Having influenced everyone from The Stone Roses to Radiohead to Deafheaven, Johnny Marr's guitar sound is easily one of the most recognizable, unfolding and swelling its notes, layer upon layer, with a melody that's as dense in its bombast as it is playful in its simplicity. A mere twenty-six years after leaving The Smiths, Marr released his first solo record, The Messenger, earlier this year. It's not to say there wasn't anything going on for Marr during the time between, however. In fact, while much of Smiths fandom has continued to revel in mourning and reunion speculation, Marr has spent the time since simply defining the terms of his own artistic progression. Membership in bands such as Modest Mouse, The Cribs, Electronic, The The, and innumerable guest spots for those artists who mince no words concerning the obvious influence for them has allowed Marr to properly illuminate the evolutionary arc of his career as a thankfully unfinished piece. I had the opportunity to talk with Johnny, who is on tour now, about The Messenger as well as his creative process and what his thoughts are on writing an autobiography.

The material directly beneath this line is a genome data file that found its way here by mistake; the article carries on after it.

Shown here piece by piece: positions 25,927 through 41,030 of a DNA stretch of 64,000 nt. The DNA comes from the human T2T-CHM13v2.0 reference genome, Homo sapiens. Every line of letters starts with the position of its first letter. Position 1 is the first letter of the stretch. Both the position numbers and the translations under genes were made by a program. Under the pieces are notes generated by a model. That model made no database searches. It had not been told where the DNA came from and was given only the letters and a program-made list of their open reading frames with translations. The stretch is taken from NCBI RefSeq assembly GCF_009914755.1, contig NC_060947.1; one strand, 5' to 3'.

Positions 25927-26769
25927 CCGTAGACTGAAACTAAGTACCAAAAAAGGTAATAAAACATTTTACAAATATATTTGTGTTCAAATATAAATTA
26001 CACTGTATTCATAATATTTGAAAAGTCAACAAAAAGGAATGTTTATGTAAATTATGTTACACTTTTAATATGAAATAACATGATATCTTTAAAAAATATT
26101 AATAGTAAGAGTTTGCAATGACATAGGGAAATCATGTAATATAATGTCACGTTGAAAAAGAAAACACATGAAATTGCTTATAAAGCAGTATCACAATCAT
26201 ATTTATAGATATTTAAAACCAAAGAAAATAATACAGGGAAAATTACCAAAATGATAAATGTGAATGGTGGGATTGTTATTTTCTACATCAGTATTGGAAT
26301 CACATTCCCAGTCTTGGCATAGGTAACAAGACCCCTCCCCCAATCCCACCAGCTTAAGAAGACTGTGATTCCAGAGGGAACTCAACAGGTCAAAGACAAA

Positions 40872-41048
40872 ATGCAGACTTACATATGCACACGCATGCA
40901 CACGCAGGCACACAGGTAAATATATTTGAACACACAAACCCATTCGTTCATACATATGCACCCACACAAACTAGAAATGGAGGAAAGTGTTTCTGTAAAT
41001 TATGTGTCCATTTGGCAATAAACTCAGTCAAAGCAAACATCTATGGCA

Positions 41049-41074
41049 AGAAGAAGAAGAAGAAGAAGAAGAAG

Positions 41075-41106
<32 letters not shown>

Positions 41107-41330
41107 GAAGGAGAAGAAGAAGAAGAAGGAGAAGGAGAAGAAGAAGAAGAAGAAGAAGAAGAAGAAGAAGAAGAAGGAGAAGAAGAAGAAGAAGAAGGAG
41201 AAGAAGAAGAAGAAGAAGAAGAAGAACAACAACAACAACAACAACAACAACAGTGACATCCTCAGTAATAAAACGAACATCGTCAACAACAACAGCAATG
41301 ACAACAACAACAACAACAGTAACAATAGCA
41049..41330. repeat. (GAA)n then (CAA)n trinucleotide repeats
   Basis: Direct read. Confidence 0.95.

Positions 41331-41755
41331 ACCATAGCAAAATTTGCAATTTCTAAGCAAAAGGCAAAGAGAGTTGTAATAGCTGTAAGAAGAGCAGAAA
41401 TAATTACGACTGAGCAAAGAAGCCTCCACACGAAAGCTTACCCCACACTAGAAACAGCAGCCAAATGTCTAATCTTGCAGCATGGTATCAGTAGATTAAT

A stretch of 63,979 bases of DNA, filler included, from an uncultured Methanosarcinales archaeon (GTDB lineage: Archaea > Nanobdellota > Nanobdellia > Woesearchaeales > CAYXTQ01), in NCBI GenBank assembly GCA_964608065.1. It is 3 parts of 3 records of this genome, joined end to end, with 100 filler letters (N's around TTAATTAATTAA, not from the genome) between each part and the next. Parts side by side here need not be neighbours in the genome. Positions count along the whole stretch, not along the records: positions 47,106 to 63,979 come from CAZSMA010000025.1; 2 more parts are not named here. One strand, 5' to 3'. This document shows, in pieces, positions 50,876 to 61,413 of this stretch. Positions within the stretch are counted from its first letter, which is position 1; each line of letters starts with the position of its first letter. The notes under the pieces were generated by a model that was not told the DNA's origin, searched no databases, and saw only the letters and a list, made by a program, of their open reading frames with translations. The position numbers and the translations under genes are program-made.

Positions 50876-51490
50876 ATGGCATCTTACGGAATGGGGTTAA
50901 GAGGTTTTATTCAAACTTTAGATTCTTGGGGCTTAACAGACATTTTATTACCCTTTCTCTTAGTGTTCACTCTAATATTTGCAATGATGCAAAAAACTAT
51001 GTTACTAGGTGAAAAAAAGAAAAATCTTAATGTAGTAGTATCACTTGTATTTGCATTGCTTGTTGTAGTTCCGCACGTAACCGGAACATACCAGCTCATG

For The Messenger, I'm curious as to what kind of worked as a creative catalyst for you with the album. Why a solo album now? Was the creative process for the album different here than with your other projects?